Some people find that digestive enzymes irritate the stomach. If it causes irritation, don’t use it. Instead, use the DGL licorice and mastic gum remedies (discussed in a moment) until your stomach feels better (usually in a month or two), and then start taking the CompleteGest digestive enzymes.

While eating, sip warm liquid rather than cold. Cold drinks slow and stop digestion.

Drink warm liquids during meals to aid digestion. Tea is delightful, as is warm water with a squirt of lemon. Save those iced drinks for between meals.

Avoid coffee, colas, alcohol, and non-steroidal anti-inflammatory drugs such as

ibuprofen and aspirin. All of them can hurt your stomach. Once your stomach has healed and indigestion and heartburn are a dim memory, you can use them again, in limited amounts. (You’ll know you’re using too much if indigestion and heartburn return.)

Take deglycyrrhizinated (DGL) licorice. This herb is often powerfully effective in resolving the symptoms of heartburn and the underlying indigestion. In fact, research shows it’s as effective as cimetidine (Tagamet), but unlike Tagamet, it’s good for you. I recommend taking Stomach & Intestinal Relief from Terry Naturally. Use one capsule, twice daily, with lunch and dinner.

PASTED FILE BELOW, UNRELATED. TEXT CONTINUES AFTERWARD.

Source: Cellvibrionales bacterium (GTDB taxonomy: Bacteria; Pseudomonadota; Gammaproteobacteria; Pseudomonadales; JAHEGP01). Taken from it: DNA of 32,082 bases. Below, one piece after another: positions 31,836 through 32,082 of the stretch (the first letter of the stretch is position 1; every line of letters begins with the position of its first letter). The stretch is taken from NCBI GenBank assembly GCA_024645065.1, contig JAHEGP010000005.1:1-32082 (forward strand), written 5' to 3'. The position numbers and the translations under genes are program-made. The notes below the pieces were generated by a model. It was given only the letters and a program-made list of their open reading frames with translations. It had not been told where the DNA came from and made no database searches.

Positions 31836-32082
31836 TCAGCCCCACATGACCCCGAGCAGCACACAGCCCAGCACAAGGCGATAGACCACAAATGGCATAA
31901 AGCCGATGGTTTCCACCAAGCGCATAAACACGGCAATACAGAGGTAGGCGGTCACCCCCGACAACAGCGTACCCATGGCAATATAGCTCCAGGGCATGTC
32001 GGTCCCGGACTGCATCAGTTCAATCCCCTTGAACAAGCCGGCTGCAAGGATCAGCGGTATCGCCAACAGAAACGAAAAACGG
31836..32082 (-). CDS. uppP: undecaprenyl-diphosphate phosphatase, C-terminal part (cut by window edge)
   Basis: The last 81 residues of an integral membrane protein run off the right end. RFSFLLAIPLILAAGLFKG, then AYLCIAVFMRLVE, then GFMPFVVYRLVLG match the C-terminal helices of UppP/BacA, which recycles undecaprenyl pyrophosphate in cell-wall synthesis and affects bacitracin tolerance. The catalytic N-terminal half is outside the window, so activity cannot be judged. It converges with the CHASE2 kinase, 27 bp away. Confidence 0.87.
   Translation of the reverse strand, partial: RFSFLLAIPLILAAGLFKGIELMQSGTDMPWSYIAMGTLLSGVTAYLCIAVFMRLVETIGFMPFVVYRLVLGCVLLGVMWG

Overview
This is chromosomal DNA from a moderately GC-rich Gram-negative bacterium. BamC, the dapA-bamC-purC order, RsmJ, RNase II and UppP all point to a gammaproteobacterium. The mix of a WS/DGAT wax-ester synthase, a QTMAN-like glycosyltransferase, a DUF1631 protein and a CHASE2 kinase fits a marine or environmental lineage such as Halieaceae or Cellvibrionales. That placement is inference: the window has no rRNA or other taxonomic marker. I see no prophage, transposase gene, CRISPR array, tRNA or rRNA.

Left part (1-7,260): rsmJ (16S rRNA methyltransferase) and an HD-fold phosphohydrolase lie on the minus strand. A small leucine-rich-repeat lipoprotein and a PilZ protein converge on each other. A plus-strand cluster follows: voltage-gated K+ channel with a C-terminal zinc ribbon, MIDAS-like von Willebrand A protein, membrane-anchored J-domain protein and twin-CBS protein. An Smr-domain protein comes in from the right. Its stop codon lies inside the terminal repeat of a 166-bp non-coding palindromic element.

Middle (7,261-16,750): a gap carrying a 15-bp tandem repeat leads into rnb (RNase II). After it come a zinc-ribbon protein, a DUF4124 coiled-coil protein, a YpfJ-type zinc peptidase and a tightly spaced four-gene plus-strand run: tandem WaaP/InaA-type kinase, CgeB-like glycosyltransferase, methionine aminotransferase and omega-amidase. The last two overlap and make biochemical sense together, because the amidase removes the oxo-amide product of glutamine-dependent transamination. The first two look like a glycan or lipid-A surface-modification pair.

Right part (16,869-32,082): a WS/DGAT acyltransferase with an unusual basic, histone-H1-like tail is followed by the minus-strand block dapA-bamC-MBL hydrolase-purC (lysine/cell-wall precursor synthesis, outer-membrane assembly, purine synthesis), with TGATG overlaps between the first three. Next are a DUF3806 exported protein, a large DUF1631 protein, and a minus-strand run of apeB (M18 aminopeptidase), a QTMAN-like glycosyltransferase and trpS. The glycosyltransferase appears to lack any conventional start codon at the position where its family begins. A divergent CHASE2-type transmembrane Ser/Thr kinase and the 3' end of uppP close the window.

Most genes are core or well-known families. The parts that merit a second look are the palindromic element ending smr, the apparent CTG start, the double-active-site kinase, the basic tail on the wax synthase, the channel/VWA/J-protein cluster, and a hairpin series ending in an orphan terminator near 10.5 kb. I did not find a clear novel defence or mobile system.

Caution: You must use the DGL form of licorice; other forms can cause high blood pressure.

Take mastic gum. This is the gum (resin) from an evergreen tree, and it’s a wonderful remedy for heartburn and indigestion. Take mastic gum in supplement form, one or two 500-milligram capsules, twice a day, for two months.

•Check for too little stomach acid. As I said earlier, it’s likely that too little stomach acid is a common cause of indigestion. Without enough acid, food doesn’t digest well, sloshing around in the stomach—and then refluxing into your esophagus, causing heartburn. To see if this is an issue for you, add two to three teaspoons of vinegar to a meal (as part of a salad dressing) and see if this helps your heartburn and indigestion. If it does, it means you’re probably producing too little acid, and you should make two tablespoons of a vinegar-containing salad dressing a regular feature of your lunch and dinner. Use any type of vinegar you like—apple cider, balsamic, rice, wine, you name it. (Bonus: studies show vinegar also helps control blood sugar levels.)

Treat for H. pylori. Helicobacter pylori is a bacteria that can infect the stomach, a common cause of stomach upset and ulcers. Most doctors treat the infection with antacids like omeprazole (Prilosec) combined with two or three antibiotics—a lot of drugs!